Stream gaging sure was a dapper occupation at the turn of the century! Here's the various techniques United States Geological Survey hydrologists used to measure current without even dipping a toe into the streams and rivers.
Current flow measurement of the Arkansas River in 1890. Image credit: USGS
These dapper lads are a pair of United States Geological Survey hydrologists measuring the current flow of the Arkansas River from a cable-suspended stream-gaging car in 1890. These hydrologists were hard at work measuring the velocity of water within the Arkansas River near Cañon City in Fremont County of Colorado.
Measuring Rum River water velocity from a suspended platform upstream of a millpond near Anoka, Minnesota. Image credit: USGS
Their photograph was included in the 1901 United States Geological Survey water supply paper 56, Methods of stream measurement, along with an entire collection of downright dashing scientists modelling field techniques. Other techniques described by author Frederick Haynes Newell include measuring from bridges, ferries, the shoreline, and even specialized dams called weirs.
Stream measurement from a cable car above the Shenandoah River near Millville, West Virginia. Image credit: USGS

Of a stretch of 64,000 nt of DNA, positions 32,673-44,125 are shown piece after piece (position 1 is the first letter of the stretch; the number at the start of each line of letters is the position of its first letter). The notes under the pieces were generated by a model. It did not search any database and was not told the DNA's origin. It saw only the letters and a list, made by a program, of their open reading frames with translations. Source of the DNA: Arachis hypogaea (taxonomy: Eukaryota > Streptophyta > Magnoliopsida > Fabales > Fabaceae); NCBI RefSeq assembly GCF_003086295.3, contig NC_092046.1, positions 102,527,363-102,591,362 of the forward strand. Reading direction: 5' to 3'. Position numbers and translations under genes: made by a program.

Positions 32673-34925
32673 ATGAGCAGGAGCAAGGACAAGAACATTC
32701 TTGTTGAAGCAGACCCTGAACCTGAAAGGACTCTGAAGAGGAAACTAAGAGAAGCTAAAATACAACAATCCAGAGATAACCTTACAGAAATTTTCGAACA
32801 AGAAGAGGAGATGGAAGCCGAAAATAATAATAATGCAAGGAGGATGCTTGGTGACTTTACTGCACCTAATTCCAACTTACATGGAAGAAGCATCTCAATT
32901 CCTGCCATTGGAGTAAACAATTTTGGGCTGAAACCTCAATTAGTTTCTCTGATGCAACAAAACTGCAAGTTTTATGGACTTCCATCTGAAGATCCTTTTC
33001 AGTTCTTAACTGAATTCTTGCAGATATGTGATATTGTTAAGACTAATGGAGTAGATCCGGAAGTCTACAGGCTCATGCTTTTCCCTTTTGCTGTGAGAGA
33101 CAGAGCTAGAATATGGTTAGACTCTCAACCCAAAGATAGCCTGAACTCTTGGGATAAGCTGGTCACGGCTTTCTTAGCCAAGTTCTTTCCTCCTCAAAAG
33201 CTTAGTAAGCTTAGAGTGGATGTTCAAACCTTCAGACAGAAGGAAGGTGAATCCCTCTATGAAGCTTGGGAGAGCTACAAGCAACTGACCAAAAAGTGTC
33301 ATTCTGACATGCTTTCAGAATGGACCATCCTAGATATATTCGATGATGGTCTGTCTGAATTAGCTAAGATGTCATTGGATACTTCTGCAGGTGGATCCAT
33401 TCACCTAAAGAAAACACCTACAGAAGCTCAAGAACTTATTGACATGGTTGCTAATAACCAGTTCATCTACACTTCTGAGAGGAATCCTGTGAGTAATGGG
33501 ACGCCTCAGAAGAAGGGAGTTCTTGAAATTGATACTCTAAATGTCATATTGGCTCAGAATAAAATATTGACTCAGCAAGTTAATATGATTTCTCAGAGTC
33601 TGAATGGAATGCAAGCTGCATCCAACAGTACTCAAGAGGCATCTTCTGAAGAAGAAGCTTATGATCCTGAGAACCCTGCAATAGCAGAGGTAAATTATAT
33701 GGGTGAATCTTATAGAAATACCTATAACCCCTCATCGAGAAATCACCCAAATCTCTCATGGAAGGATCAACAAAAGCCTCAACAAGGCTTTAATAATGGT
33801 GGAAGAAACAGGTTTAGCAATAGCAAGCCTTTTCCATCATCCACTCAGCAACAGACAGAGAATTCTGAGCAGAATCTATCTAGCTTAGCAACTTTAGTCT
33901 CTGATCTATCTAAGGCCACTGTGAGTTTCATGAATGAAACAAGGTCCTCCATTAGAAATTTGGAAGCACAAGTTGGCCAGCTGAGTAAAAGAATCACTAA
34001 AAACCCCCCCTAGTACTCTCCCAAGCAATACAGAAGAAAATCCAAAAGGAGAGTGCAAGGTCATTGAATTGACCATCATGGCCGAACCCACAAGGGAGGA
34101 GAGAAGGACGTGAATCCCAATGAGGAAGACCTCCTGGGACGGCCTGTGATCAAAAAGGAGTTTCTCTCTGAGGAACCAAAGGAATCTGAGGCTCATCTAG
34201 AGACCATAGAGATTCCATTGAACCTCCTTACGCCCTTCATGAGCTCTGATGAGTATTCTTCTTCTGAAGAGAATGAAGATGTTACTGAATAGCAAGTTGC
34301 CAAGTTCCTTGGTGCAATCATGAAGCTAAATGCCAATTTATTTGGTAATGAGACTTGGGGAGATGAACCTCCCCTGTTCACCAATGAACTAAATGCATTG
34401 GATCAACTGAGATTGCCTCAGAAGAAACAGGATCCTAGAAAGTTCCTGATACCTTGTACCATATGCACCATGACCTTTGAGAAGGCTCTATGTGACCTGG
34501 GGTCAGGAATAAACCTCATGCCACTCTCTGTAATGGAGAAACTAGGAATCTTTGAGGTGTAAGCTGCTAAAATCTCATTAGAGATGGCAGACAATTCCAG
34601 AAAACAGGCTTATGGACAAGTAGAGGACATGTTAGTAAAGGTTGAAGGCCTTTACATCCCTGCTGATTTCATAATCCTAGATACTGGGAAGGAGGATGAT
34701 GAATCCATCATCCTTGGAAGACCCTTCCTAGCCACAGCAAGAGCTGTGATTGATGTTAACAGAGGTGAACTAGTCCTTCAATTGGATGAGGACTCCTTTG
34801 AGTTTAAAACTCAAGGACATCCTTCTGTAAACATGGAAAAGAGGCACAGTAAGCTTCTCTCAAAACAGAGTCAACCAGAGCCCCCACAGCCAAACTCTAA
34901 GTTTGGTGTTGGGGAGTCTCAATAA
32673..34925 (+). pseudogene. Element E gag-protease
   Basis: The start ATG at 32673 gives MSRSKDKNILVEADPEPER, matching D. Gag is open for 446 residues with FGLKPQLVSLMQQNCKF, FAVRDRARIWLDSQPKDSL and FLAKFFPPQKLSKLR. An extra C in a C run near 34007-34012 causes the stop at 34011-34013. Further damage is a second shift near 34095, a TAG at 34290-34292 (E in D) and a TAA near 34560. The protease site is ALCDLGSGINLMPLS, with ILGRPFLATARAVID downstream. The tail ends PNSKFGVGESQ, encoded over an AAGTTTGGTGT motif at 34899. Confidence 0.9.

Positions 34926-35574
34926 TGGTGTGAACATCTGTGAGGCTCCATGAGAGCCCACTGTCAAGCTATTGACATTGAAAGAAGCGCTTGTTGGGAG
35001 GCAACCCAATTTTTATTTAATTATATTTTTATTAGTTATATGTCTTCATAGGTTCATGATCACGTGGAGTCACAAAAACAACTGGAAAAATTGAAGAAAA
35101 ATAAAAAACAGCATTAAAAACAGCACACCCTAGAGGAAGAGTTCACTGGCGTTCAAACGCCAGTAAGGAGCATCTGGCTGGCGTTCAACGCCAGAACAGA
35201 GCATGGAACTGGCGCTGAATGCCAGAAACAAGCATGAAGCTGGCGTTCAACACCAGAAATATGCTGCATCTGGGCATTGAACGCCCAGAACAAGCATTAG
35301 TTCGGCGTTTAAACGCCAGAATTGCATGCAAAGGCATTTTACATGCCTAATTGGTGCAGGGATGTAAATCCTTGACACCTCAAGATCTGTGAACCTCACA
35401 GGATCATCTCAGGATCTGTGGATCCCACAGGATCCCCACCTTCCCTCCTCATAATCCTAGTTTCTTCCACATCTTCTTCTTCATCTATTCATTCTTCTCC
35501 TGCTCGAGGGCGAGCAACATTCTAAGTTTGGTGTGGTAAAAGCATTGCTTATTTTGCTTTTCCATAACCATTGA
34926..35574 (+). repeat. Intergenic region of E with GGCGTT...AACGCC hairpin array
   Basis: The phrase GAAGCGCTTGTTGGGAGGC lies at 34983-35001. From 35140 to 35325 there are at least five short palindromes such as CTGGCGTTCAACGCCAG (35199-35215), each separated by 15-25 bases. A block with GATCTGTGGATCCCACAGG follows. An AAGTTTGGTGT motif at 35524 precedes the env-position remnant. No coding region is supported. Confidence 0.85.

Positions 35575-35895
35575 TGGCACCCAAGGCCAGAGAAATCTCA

Gaging station on Clear Creek in Wyoming. Image credit: USGS
Stream gage measurement from a weir, a shallow dam above an open channel, in the Los Angeles River, California. Image credit: USGS
Stream measurements from a suspension bridge over the Neshaminy Creek in Rush Valley, Pennsylvania. Image credit: USGS
Using an Ellis meter from a bridge above the Mississippi River near Anoka, Minnesota. Image credit: USGS
Measuring the Mississippi River from a boat and cable upstream of the mouth of the Crow Wing River in Minnesota. Image credit: USGS
Measuring velocity from a ferryboat in the Tugaloo River near Fort Madison, South Carolina. Image credit: USGS
Pulling a boat along a cable looks awfully celebratory on the Mississippi River in Saint Paul, Minnesota. Image credit: USGS